The recent rise in global stock market prices has coincided with a big drop in sovereign default risk. Below is a snapshot of current 5-year credit default swap prices for dozens of countries around the world. For each country, we also show how much default risk has fallen from its 2012 highs.
The average country on the list has seen default risk fall by 40% from its high. Default risk for Austria and Portugal has fallen the most at more than 60% for each country. Spanish default risk is now down 45% from its high on July 24th, while Italian default risk is down 44%.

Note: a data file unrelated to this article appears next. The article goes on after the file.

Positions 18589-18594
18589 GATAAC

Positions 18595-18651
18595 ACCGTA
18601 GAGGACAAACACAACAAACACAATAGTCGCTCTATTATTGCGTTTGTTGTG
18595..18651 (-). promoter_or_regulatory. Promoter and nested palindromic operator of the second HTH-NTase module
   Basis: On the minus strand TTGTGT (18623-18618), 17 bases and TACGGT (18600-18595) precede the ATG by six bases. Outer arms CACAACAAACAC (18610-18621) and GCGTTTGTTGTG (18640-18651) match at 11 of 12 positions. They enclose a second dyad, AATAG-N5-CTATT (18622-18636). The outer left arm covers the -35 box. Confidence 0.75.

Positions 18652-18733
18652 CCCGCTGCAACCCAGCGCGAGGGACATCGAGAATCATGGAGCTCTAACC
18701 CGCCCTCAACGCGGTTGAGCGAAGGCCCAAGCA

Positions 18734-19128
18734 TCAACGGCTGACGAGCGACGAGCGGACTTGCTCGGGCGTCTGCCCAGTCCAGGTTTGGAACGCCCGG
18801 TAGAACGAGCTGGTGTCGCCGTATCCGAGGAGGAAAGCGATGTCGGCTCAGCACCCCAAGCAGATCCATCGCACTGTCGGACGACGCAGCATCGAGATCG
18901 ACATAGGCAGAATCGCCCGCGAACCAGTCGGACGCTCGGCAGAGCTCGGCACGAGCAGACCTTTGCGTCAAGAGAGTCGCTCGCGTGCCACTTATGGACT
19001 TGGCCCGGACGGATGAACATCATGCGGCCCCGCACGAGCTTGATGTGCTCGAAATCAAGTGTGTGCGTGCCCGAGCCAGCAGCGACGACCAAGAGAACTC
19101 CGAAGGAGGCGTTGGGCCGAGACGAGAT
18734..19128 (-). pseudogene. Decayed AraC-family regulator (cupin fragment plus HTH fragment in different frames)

Germany's default risk has fallen the most of the G7 countries at -53.95%. Japan's has fallen by 50%, while French default risk is down 49%. US credit default swaps have fallen the least of the G7 countries at -29.59%, but the US still has the lowest default risk in the G7. Out of all the countries on the list, though, the US is not the least risky. That title goes to Norway, whose 5-year CDS is now trading at just 22.67 basis points.